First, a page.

British military manuals leaked to The Guardian and used to train interrogators in techniques involving humiliation, disorientation, exhaustion and fear may violate international laws.
The training manuals describe a number of interrogation techniques used to "pressure" detainees. Some of these techniques include enforced nakedness, sensory deprivation, humiliating cavity searches, and stress positions.
The manuals leaked to The Guardian were created in 2005 and 2008, and included some "more recent" materials.
One manual, prepared in April of 2008, informs interrogators to keep prisoners in conditions of physical discomfort and encourages enforced nakedness.
"Get them naked," as another manual says. "Keep them naked if they do not follow commands."
Another teaches interrogators to "search" behind prisoners' foreskin and spread prisoners' buttocks.
The manuals also advise interrogators to conduct their interrogations in "nasty" locations that are "out of hearing" and "away from the media."
According to Ian Cobain of The Guardian, these techniques may violate the 1949 Geneva Conventions, which prohibit "physical or moral coercion" to obtain information. The Conventions also ban "humiliating and degrading treatment."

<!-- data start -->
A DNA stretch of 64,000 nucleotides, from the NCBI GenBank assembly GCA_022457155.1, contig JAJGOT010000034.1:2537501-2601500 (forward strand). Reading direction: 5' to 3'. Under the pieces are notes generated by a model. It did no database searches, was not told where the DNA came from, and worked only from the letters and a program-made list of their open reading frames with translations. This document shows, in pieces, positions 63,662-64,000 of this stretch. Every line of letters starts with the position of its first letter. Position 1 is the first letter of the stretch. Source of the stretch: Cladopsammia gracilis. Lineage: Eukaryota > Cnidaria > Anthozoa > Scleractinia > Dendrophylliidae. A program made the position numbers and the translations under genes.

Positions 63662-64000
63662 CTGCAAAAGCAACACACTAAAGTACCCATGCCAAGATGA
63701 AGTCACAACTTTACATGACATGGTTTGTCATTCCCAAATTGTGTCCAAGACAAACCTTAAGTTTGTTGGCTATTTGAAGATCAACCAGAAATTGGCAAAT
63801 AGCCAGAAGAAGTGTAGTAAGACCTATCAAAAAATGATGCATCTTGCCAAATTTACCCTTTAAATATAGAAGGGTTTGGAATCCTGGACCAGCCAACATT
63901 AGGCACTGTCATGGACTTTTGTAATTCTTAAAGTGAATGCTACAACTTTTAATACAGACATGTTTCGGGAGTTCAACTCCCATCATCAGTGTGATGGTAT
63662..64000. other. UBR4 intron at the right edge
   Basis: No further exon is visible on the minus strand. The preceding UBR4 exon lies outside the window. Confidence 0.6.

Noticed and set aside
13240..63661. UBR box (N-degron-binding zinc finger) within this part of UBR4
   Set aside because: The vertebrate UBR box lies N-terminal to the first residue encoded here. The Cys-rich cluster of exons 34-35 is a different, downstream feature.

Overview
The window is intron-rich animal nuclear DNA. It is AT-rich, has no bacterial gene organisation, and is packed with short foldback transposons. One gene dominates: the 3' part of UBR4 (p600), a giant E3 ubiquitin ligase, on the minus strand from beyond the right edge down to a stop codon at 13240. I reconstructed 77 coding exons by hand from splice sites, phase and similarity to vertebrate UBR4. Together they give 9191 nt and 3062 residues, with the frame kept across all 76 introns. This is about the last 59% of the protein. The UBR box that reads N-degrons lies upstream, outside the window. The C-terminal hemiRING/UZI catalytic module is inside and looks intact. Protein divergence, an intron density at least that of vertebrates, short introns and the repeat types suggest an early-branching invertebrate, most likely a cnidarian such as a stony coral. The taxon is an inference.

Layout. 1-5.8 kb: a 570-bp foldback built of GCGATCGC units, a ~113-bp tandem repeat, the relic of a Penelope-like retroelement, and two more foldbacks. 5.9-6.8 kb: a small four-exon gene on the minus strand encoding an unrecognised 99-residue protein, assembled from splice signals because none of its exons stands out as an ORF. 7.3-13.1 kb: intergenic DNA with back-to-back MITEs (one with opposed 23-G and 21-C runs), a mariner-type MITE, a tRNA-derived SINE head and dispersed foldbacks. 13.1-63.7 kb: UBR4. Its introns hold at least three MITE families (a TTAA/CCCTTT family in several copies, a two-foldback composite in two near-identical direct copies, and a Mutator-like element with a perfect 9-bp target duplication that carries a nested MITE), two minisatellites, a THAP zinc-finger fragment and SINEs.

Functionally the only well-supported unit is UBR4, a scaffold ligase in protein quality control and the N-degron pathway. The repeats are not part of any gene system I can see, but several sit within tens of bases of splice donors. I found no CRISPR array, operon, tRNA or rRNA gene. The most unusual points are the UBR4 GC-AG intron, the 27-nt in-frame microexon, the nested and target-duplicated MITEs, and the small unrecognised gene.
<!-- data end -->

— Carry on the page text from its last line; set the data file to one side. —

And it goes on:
The report comes after thousands of documents released by WikiLeaks showed evidence of detainee abuse in Iraq.
"US interrogators continued to question Iraqi detainees, some of whom were still recovering from injuries or whose wounds were still visible after being held by Iraqi security forces," the Associated Press reports.
UN High Commissioner for Human Rights Navi Pillay says the files released by WikiLeaks raise "concerns that serious breaches of international human rights law have occurred in Iraq."
British troops are accused of abusing prisoners in first days of the Iraq invasion in 2003, The Independent reported Saturday.
The Ministry of Defense is facing more than 100 cases in which Iraqis allege they were abused or tortured by British forces during the occupation of Iraq. The newly created Iraq Historic Allegations Team has been created to investigate the incidents.
A spokesman says the Ministry of Defense is "examining in detail current detention practices, including the training of tactical questioning and interrogation."